Chronic idiopathic urticaria

Chronic idiopathic urticaria

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Urticaria or hives are defined as reddened, itchy bumps or welts on the skin. It is considered as a chronic type if it lasts more than 6 weeks and if the cause is unknown, it is called idiopathic.

Signs of chronic idiopathic urticaria

The usual indications of chronic idiopathic urticaria include:

  • Elevated or swollen reddened welts on the skin that lasts more than 6 weeks
  • Itchiness that is oftentimes severe
  • Swollen lips, throat or eyelids
    Chronic idiopathic urticaria
    Elevated or swollen reddened welts on the skin that lasts more than 6 weeks.

Management of chronic idiopathic urticaria

Generally, over-the-counter antihistamines are the initial line of treatment for the condition.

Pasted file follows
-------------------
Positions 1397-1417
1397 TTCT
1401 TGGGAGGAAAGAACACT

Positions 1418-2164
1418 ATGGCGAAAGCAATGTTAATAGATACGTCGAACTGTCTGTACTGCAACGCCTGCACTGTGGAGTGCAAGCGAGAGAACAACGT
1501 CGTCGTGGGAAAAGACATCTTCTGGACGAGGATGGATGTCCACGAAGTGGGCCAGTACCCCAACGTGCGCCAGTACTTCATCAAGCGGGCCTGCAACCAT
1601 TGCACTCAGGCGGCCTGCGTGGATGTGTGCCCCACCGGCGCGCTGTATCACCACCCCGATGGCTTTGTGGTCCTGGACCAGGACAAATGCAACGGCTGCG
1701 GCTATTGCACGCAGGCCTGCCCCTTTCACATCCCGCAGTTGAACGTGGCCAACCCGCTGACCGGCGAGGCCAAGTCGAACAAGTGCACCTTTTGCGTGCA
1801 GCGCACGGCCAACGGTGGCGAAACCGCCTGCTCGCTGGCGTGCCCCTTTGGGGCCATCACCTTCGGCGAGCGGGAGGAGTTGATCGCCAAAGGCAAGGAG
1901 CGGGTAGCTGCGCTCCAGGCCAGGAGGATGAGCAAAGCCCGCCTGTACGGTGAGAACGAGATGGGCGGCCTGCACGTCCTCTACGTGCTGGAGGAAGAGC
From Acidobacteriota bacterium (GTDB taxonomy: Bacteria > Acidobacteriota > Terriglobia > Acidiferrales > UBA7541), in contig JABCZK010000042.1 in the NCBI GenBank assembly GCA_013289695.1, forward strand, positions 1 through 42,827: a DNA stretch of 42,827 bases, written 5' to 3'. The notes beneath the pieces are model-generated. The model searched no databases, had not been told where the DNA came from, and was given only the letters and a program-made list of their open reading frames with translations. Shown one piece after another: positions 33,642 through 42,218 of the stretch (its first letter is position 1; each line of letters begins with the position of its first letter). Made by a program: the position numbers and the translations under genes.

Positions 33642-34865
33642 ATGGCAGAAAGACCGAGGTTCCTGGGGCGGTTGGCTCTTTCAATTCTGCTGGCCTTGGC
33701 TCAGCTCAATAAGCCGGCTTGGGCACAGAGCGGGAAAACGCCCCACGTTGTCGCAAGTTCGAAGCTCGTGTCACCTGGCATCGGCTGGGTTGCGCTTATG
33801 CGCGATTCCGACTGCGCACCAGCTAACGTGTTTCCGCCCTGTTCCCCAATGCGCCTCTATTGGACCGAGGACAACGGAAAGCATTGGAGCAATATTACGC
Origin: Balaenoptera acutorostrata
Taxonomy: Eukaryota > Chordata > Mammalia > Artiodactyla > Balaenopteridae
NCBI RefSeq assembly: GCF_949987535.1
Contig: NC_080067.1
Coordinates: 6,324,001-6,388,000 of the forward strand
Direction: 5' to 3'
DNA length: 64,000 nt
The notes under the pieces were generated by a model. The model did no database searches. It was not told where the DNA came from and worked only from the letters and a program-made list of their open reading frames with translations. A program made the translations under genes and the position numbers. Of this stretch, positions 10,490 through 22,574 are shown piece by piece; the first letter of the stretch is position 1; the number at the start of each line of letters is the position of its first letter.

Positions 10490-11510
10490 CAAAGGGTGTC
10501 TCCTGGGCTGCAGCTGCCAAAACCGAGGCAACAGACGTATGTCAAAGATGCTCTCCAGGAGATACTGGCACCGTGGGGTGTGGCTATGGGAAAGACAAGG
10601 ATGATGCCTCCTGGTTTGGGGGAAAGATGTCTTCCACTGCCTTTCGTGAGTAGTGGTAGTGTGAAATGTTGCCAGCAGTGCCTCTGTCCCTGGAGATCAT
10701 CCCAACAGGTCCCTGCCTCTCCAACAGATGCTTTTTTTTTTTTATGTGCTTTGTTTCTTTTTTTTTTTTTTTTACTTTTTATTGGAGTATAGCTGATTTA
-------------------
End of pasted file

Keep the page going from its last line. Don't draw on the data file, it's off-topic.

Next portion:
The non-drowsy antihistamines with only a few side effects include:

  • Loratadine
  • Cetirizine
  • Desloratadine
  • Fexofenadine

In case hives does not clear up with the over-the-counter antihistamines, the doctor might suggest one or more of these treatment options:

  • H2 blockers – these drugs block the release of histamine that triggers hives or excess production of stomach acid.
  • Immune suppressants
  • Short-term oral corticosteroids – these drugs work by reducing the swelling around the lips, eyes or throat that occur along with hives
  • Antidepressants
  • Monoclonal antibodies – this is considered as a highly effective treatment that is injected once a month


Chronic idiopathic urticaria is an undesirable condition but it is not considered dangerous. The treatment involving antihistamines or other drugs can clear it up, but it might recur if treatment is stopped.

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